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Three Nobels in three fields

When the 2004 Nobel Prize countdown ended this fall, a frequently updated University of Chicago T-shirt was ready for another edition. With the addition of two alumni and a former professor, the newest version will list 78 Nobel laureates who have studied or taught at the University.

First up was Frank Wilczek, SB’70, who shared the 2004 Nobel Prize in physics with David J. Gross of the University of California, Santa Barbara, and H. David Politzer of the California Institute of Technology. The award recognized work that Wilczek, now the Herman Feshbach professor of physics at the Massachusetts Institute of Technology, did as a doctoral student at Princeton University.

The researchers were cited “for the discovery of asymptotic freedom in the theory of the strong interaction,” a finding that has become central to the interpretation of almost all experimental studies involving modern particle accelerators. Asymptotic freedom describes how the strong force governs the behavior of quarks, the smallest building blocks of matter. When quarks are close to each other, the strong force acts so weakly that quarks behave almost as if they are free particles. But, like a rubber band, the force binds the quarks more tightly as they move farther apart. The strong force is one of four fundamental forces of nature, along with electromagnetism, the weak force, and gravity.

The research by Gross, Politzer, and Wilczek helped physicists connect the strong force with electromagnetism, which governs the behavior of charged particles, and the weak force, which governs radioactive decay—thus bringing physics nearer to the long-sought grail: a unified theory.

The day after Wilczek’s award, Irwin Rose, SB’48, PhD’52, shared the 2004 Nobel Prize in chemistry with Aaron Ciechanover and Avram Hershko of Technion (Israel Institute of Technology) “for the discovery of ubiquitin-mediated protein degradation.” Rose, a professor emeritus of physiology and biophysics at the College of Medicine, University of California, Irvine, and his fellow laureates discovered one of the cell’s most important cyclical processes: regulated protein degradation. Starting in 1978 they began to show that the cell functions as a “highly-efficient checking station, where proteins are built up and broken down at a furious rate,” according to the Royal Swedish Academy of Sciences news release. “The degradation is not indiscriminate but takes place through a process that is controlled in detail, so that the proteins to be broken down at any given moment are given a molecular label, a ‘kiss of death.’” The labeled proteins are then funneled into proteasomes—large, cylindrical cellular machines that slice proteins into short pieces, thereby destroying them.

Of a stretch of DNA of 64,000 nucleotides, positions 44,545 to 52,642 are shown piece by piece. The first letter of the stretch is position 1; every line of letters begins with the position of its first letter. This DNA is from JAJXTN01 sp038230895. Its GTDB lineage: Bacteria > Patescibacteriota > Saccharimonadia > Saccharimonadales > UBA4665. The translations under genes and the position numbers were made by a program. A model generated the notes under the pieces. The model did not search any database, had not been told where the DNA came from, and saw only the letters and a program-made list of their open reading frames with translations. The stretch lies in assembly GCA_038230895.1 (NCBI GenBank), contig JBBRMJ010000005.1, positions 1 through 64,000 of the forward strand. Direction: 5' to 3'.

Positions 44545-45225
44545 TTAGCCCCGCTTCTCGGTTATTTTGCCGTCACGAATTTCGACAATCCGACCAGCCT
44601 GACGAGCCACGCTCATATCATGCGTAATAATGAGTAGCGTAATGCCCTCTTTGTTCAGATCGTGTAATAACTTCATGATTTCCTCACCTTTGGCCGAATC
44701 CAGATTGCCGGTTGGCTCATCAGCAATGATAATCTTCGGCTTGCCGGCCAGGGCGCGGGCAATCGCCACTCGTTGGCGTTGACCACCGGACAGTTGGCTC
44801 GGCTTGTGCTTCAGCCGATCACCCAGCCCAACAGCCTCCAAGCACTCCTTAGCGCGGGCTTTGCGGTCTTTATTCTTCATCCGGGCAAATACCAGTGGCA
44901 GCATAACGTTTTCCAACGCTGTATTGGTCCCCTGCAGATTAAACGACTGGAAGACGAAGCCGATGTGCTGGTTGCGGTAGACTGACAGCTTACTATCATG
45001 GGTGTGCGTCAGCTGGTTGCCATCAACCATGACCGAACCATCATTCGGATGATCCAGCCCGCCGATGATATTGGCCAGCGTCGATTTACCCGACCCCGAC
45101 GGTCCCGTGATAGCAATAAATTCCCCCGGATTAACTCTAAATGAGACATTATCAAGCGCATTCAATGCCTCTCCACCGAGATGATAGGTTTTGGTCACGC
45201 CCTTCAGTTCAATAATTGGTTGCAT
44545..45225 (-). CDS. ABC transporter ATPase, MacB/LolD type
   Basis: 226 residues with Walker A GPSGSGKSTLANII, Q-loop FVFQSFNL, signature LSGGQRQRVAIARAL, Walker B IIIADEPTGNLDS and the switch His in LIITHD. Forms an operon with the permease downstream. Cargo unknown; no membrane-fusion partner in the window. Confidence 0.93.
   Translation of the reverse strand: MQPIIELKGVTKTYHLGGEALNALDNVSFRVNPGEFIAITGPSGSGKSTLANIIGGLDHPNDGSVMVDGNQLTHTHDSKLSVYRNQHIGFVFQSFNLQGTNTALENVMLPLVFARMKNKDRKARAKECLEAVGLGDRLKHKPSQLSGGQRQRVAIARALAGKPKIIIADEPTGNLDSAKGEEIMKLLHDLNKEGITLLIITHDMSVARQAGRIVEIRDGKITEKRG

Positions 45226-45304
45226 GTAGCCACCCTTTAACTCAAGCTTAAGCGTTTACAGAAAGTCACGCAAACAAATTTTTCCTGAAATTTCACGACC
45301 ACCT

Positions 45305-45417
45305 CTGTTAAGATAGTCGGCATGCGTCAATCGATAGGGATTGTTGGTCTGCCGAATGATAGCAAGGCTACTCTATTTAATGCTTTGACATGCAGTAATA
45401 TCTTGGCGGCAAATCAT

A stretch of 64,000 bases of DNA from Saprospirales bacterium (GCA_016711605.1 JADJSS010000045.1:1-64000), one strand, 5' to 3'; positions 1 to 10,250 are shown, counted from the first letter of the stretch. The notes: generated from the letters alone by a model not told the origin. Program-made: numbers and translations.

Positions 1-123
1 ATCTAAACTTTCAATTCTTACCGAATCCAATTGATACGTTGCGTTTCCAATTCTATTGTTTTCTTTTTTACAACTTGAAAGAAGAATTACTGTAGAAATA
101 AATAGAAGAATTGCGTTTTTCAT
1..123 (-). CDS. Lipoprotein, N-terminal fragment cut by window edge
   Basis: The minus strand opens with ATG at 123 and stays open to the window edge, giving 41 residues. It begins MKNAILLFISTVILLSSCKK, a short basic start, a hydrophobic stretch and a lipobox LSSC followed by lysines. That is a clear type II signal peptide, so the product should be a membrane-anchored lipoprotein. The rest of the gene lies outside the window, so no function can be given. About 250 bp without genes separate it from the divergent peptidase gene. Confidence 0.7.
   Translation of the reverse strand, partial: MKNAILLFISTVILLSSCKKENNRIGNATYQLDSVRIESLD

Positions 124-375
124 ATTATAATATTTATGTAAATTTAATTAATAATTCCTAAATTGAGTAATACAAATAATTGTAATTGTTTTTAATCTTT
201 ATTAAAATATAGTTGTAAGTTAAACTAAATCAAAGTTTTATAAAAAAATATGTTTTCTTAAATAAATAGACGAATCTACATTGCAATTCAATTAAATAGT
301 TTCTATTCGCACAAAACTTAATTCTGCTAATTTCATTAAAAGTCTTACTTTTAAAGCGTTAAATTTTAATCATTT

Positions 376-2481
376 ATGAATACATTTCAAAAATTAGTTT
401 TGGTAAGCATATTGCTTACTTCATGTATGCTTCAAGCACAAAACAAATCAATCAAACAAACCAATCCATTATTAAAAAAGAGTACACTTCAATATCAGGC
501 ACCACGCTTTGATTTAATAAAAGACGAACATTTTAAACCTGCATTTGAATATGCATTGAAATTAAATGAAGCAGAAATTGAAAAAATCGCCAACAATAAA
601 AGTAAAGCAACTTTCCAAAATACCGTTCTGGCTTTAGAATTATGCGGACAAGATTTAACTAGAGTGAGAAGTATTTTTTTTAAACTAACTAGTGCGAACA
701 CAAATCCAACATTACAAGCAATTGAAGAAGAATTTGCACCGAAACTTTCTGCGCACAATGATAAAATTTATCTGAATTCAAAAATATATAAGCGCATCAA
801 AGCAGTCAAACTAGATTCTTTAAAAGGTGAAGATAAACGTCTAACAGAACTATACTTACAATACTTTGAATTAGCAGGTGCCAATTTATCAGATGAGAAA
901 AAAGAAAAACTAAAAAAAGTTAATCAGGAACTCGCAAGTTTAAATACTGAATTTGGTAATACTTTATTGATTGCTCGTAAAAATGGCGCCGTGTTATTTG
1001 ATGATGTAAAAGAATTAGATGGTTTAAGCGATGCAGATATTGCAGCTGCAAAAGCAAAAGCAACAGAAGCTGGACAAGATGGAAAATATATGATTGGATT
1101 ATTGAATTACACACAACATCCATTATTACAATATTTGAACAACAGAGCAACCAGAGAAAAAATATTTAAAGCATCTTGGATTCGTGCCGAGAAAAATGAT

The researchers demonstrated that the kiss-of-death label is a protein called ubiquitin. Once fastened onto a protein slated for destruction, the ubiquitin accompanies it to the proteasome, conveying the message that this protein has been selected for disassembly. Shortly before the protein is fed into the proteasome, its ubiquitin label is disconnected for reuse. When ubiquitin-mediated protein degradation works incorrectly, it can result in disease, and knowledge of the process offers an opportunity to develop drugs against such maladies.

Rounding out the 2004 Nobel list was the October 11 announcement that former economics faculty member Edward C. Prescott had shared the Nobel Memorial Prize in economic sciences with Finn E. Kydland of Carnegie Mellon University. The two men, coauthors of a ground-breaking 1982 Econometrica paper, were cited “for their contributions to dynamic macroeconomics: the time consistency of economic policy and the driving forces behind business cycles.”

Prescott, a professor of economics at Arizona State University and a researcher at the Federal Reserve Bank of Minneapolis, was a visiting professor in economics at Chicago (from 1978 to 1979 and during spring quarter 1997) and a professor in economics (1998 to 1999). The span of his research includes seminal studies in business cycles, economic development, general equilibrium theory, and finance. The work has important implications for the conduct of fiscal and monetary policy and bank regulatory issues.—M.R.Y.


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